Sitting at Sidecar with Sarah Miniaci and Leah Stephenson, masterminds behind new online art and lit mag Burner, I can’t help but feel like I’ve stumbled across two ass-kicking, whiskey-sipping fairy godmothers. The women, whose frustration with the literary establishment led them to create a magazine for “the chick who reads Cosmo and Kierkegaard in the same sitting,” are intellectual art junkies, and a cocktail hour spent with them will take you on a mind-bending conversational journey through robot philosophy, sexual politics, being crazy in love, evil cheeseburgers, and, of course, the artists and writers for whom they are trying to create a home. The first issue of their artscape contains work from contributors who range from a 15 year old Californian poet, to former Rolling Stone writer Rob Spiegel, to the founder of Canada’s only literary erotica magazine. Read on, and discover the manifesto of the Burner Babe.

Where did the idea for the magazine come from?
Sarah: We were so bored with all the literary publications out there.
Leah: We went out to dinner one night, and this idea of starting a publication that would fit our interests was one of the things we discussed.
Sarah: That kind of faded, but we started writing each other letters.
Leah: The romantic part!
Sarah: There was a void that needed to be filled. And then one day, I just had this ephiphany. I could wait around for somebody else to make something that I want to get published in, and then hope that they like me, or I could do this myself, having met somebody with whom I could actually do this, hand in hand, 50/50 partnership. We do want people to know that if you see something that could be done better, DO IT! What is stopping you? Muchmusic? The pursuit of a perfect body? Fuck it! It doesn’t matter. Because that’s all going to go away anyways, babe. No matter how hard you work.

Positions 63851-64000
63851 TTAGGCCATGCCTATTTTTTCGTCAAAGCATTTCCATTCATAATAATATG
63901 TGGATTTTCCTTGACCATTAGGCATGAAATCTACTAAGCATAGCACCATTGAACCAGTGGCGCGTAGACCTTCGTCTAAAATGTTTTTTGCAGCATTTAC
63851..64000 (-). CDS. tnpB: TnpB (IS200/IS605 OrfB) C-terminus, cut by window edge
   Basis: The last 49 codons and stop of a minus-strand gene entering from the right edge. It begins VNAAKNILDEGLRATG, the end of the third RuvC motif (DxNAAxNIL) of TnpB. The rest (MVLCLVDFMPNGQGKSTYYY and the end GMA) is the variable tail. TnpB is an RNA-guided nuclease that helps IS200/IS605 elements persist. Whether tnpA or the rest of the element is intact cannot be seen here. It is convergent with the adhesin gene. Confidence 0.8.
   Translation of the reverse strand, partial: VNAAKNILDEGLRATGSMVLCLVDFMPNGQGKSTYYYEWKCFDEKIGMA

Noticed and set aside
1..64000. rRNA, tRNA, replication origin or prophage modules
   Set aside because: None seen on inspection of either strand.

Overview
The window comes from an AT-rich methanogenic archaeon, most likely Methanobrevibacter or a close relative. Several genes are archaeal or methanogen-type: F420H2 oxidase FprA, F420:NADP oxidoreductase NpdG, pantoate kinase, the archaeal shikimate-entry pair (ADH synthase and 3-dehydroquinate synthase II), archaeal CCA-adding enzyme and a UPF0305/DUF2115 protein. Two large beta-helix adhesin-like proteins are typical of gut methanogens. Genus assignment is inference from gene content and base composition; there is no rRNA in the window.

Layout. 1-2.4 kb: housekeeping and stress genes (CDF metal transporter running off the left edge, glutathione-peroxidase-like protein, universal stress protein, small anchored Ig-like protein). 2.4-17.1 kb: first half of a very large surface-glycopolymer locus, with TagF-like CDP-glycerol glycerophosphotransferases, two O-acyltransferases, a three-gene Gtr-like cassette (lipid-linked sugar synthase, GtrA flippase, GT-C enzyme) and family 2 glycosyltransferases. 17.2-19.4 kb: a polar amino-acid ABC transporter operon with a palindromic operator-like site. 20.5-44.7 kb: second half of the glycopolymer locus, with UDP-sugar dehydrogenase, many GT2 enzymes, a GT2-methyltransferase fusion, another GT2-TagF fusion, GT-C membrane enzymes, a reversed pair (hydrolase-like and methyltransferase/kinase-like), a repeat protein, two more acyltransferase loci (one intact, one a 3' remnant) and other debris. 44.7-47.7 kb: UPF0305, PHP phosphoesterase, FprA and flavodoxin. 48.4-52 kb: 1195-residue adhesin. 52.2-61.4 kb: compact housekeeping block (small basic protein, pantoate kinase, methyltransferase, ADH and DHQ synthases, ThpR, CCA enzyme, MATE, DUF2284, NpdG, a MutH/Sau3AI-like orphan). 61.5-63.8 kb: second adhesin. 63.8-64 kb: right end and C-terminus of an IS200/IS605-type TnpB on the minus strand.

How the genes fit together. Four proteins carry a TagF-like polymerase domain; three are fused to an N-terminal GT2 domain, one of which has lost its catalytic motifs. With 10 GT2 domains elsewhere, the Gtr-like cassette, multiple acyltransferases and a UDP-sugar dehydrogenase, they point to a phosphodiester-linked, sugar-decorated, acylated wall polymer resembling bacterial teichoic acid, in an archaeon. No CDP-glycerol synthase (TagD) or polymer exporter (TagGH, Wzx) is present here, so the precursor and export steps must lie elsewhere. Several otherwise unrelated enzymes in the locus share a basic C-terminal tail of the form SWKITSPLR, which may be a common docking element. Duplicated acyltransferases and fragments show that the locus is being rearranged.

Who is a Burner Babe?
Sarah: The Burner Babe is the chick who reads Cosmo and Kierkegaard in the same sitting. The Burner Babe is the sexy intellectual. The professor who’s 35 and wears really great blazers, and reads Vanity Fair in between lecturing on astrophysics. It’s anybody who is of a certain level intellectually but doesn’t feel the need to be trapped by it. You can have brains and beauty, you can have cool and funny. For me, this is actually an idea that has been going around my head a lot longer than Burner’s existed. That very concept that somehow, it’s not very acceptable to be both. Especially for women. You’re forced to choose. You’re either going to be pretty or you’re going to be smart.
Leah: And if you’re both, you intimidate. I mean, I noticed it. It’s not like I had a shortage of boyfriends or anything, but there was definitely an intimidation factor. They would find you attractive, but when you start coming out with ideas that are more than 2 + 2 = 4…
Sarah: I certainly had no problem with the boyfriends other than the fact that I’m a smart-ass with a higher IQ than them.
Leah: And you get bored. My husband was the first intellectual equal, and physically so attractive, and artistic.
Sarah: We love men too. There are Burner boys and there are Burner babes.
Leah: We’re just playing with stereotypes, which suck, and any Burner babe knows it. Art comes from the world, it’s processed through the artist, and it goes back to the world. And if you break up any portion of that, you just destroyed the whole process. It’s the people who are willing to just trust their guts and feature what they think is good.

What are your hopes for the magazine?
Sarah: Love inspires fantastic things, and that’s what we hope Burner achieves. Something that people are excited to read and go back to. As a writer, you have those pieces and those poems that you just love and you go back to.
Leah: And you want to share them with the world. You’re just like, why is this sitting in my notebook, just because it’s not talking obliquely about a forest in Saskatchewan? We want to give a home to all of those pieces.